There are several kinds of diamond cuts out there. These vary in not only quality but also shape and, as a result of both, preference. The most popular and common diamond cut is the round brilliant, but right beneath it in the popularity list is the princess cut. The name ‘princess cut’ dates back all the way to the 1960s, although what we now regard as the princess cut was created in 1980 by Betazel Ambar and Israel Itzkowitz. Its design – based around an early French cut – is square-shaped with a pyramid-like top. It’s honestly a great choice if you want to get yourself a feminine cut for your diamond ring. Its popularity is apparent, but the reason why it is popular is perhaps not quite so.
The popularity of the princess cut derives from a combination of the cut’s price and shape. The square shape with a point just has a strong appeal for some people. There are a lot of people who like the round brilliant diamond cut, a greater number than those who like princess cuts (usually anyway), but this cut is hardly any slouch. Plus, the round brilliant cut has quite the time advantage. After all, it WAS invented many decades before the princess cut. But just because something is older does not necessarily mean that it’s objectively superior.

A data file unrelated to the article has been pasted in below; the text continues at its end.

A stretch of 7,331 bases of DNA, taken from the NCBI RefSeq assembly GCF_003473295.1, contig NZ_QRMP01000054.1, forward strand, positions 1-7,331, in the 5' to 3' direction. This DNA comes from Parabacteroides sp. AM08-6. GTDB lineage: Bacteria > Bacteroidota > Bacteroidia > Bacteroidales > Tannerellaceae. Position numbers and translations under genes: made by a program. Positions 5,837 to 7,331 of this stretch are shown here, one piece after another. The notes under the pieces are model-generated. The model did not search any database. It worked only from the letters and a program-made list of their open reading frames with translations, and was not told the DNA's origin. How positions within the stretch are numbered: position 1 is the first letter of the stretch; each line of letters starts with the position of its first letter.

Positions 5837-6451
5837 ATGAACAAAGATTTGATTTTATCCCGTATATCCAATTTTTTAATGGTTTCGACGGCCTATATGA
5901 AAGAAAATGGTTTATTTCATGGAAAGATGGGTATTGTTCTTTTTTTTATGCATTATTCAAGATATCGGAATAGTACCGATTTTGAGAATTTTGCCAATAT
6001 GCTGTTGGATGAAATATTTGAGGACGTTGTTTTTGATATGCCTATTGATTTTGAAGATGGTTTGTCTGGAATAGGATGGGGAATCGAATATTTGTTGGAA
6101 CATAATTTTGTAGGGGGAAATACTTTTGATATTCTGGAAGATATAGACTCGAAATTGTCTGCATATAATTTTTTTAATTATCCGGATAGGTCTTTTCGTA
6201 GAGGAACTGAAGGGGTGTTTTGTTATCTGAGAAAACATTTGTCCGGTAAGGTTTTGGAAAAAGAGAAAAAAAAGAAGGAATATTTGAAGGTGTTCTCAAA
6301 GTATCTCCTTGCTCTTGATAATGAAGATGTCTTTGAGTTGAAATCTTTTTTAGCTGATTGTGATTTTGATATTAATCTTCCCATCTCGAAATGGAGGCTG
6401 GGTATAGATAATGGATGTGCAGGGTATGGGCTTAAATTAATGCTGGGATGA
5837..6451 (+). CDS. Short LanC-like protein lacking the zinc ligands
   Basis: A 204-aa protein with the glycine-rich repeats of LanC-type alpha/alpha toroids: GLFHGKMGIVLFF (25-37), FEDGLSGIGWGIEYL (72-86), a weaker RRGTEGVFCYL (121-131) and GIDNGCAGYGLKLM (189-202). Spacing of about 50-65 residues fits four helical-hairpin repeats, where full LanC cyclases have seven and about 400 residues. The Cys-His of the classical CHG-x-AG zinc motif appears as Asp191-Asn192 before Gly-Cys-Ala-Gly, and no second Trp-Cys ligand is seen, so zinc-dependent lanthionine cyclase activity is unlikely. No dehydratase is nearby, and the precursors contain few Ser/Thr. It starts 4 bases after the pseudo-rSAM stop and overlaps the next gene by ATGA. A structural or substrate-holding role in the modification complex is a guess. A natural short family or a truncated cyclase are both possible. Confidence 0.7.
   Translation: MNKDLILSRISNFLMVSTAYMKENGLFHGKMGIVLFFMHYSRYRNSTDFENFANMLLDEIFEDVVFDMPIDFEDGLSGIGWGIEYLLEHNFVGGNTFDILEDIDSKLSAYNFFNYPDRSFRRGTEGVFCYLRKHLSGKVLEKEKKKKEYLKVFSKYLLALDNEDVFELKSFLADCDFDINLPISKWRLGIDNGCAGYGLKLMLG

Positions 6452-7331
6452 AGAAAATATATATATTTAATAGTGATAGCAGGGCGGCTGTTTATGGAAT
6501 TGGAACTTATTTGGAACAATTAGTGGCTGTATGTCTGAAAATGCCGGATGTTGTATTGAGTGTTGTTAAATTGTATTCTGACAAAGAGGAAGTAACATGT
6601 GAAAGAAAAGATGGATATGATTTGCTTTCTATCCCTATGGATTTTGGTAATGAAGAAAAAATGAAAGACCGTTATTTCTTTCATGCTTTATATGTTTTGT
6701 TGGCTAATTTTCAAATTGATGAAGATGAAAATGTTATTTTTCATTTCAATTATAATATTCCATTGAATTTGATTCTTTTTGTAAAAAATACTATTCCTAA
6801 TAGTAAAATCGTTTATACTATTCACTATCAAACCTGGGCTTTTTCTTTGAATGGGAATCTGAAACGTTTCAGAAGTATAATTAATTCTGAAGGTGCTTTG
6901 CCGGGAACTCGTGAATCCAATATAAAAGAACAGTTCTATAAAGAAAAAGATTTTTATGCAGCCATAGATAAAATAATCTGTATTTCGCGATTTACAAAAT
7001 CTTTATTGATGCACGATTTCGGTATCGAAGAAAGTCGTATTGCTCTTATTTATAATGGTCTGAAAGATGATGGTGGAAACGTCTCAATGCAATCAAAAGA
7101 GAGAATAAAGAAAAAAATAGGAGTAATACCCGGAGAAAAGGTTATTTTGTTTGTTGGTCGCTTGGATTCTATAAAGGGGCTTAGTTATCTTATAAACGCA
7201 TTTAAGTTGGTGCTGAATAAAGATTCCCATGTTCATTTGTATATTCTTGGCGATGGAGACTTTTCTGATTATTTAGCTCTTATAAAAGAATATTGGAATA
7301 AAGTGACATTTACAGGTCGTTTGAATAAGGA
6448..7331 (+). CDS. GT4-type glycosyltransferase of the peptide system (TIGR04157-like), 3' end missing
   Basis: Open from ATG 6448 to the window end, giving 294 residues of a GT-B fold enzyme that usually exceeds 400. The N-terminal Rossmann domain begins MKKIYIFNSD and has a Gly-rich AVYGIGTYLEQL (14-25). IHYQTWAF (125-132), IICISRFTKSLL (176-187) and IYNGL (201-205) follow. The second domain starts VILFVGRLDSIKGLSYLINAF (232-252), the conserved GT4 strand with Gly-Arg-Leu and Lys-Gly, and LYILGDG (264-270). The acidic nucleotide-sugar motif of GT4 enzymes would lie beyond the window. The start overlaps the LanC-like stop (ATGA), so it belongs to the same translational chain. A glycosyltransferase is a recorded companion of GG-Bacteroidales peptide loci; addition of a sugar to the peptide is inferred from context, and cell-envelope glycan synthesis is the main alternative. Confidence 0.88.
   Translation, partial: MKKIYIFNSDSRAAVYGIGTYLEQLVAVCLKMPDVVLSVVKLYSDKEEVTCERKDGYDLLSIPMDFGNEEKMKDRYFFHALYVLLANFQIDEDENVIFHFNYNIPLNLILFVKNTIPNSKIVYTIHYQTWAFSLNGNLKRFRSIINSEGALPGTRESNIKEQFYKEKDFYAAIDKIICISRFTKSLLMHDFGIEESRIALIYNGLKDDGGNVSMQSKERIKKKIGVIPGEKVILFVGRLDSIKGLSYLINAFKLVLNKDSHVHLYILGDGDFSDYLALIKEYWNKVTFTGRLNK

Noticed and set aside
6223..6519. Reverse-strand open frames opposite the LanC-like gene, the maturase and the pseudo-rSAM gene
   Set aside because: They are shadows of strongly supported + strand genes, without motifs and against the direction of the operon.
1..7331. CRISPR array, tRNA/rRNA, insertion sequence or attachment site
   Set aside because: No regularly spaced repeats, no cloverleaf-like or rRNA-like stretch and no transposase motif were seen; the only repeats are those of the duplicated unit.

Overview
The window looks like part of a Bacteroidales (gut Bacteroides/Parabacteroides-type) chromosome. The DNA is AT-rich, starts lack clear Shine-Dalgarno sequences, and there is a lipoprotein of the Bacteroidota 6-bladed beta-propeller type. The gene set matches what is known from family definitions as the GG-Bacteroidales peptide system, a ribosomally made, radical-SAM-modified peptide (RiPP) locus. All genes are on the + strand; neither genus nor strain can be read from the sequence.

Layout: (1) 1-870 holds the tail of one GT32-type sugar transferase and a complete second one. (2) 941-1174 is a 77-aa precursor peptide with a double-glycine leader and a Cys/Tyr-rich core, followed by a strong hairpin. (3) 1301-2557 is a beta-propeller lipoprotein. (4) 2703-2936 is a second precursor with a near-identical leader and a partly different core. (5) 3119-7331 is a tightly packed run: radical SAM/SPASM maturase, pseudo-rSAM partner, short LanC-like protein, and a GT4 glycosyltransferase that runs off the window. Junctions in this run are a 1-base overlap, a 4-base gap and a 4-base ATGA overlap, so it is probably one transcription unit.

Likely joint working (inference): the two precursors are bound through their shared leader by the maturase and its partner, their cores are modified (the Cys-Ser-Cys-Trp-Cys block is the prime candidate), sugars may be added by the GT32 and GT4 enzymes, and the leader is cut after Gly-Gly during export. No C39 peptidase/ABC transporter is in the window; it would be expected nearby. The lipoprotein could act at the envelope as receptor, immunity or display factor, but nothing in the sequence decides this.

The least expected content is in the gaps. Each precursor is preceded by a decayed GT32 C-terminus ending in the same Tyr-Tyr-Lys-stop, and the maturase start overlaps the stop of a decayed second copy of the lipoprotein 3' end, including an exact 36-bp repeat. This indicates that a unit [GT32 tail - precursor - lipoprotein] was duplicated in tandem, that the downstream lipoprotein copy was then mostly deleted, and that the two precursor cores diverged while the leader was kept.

The princess cuts most obvious advantage over the round brilliant is price. Compared to the round brilliant cut, it is noticeably cheaper, making it a lot easier for people looking for an engagement ring to find something without having to break the bank. In some settings, the princess cut may present some aesthetic advantages over the round brilliant cut. The princess cut is not going to be a better pick than the round brilliant cut in all situations, so it is important that you look into whatever you want to do with the setting to figure that out.
It was highly popular in the 80s and 90s, but its popularity levels were still fairly high in the 2000s and 2010s. The economy has certainly contributed to some extent, as with employment and wage levels at lower levels in these periods, some have looked to cut costs in any way that they can.
One thing to consider is fragility as well. Because of the more angular shape of the cut, the princess cut is at greater risk of being damaged than the round brilliant cut, so be very careful. Whether you feel the princess cut is your fit or not, make sure that you carefully pick out something that actually fits – both literally and figuratively.
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